Rensselaer Polytechnic Institute Visit Report by morvoren
Visit to Rensselaer Polytechnic Institute in September 2008 by morvoren(Parent of Student, HS Class of 2008)
(Member since November 19 2008 with 64 posts)
9 of 9 people found this visit report helpful
Information Session: Yes
Campus Tour: Yes
Friendliness/Courtesy of Students:
Friendliness/Courtesy of Staff:
Appearance of Campus:
Campus Visit Notes for Rensselaer Polytechnic Institute
Having looked at sixteen schools, our belief has come to be that what you see in the dining room gives a real clue. The student union at RPI has a dining area, and the minute we went in there we felt an incredible energetic vibe that our son liked; there was a real mix of students, both grads and undergrads, a mix of nationalities, many immigrants. Each table had six plugs so everyone can plug in their computer. The energy in this dining center felt a little like the energy at the cafe at the Stata Center at MIT, but a tiny bit more laid back. Our son really liked the vibe.
This feels like a pretty big school (5000 undergrads, 2000 grads) from our perspective; we have been mostly visitings small LAC's and it seemed challenging with little hand holding. It seemed like you could really concentrate on a passion ( our son's is computer science) but still take a lot of humanitities courses... they require courses in many areas, including humanities.
The dorm situation seems complex; there are many types and some are triples and some are upper bunks and you get assigned. All freshmen live on campus, but only sixty percent of the rest of the students do (that may include grad students). The dorms look packed, people squeezed a bit together. There was a feel of oldness to some of the buildings, the sense that they needed a paint job. The dorm we saw was air conditioned, but it was the new dorm. There were many different eating plans - and the ultimate most expensive one allowed you to go to eating areas that stay open late.
Our tour guide was a junior majoring in mechanical engineering, and was a sort of dour gruff sort - definitely not perky like the young things at most of the liberal arts colleges we have visited. But he gave us a good tour. RPI is 30% greek. We saw some classes;they have an interesting system where you do lab work in the same room as the lecture; it is designed so you turn around and work in a different area. You might have a two hour class, first half is lecture, then lab. Class size average is 42, again much bigger than the LACs, although again it depends on the area of study we were told.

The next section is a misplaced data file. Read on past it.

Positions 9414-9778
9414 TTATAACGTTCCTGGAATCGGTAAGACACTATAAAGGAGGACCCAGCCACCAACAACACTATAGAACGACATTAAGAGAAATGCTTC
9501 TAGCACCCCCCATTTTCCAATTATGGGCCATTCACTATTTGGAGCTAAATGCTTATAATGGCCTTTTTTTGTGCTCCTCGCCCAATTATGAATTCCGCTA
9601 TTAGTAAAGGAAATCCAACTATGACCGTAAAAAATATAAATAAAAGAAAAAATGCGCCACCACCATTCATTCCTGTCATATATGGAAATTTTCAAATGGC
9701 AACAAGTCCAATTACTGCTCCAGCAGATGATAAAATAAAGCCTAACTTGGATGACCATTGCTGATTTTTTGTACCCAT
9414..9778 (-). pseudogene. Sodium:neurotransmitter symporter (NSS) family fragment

The course catalog is stunning. There are many ways to skin a cat, so for example, you could get a BS in game design with concentrations in comp sci and cog sci. There are many very interdisplicinary programs. Many coop programs. Some 470 companies come to recruit, and many summer internships are possible. But it seems like the kind of place where you have to seek out professors, they arenít just there for you. You do have an advisor, but felt like you were pretty much on your own. Some 20% do change their program or concentration or major after they come. There are research opportunities with professors, but you have to be proactive, but anyone with a 2.0 average can do research. For summer internships, you need a 3.1 were were told. There is also lots of study abroad.
The info session was fairly slick with a video; a lot of emphasis on grades as much more important than SATs. On the other hand, if he is brilliant in his passion, and his essay reflects that they might make allowances. They say that they want you to interview at RPI. it looked like a school where you could get a great technical education, with good job possibiltities, raising the question of whether you want a tech ed so soon.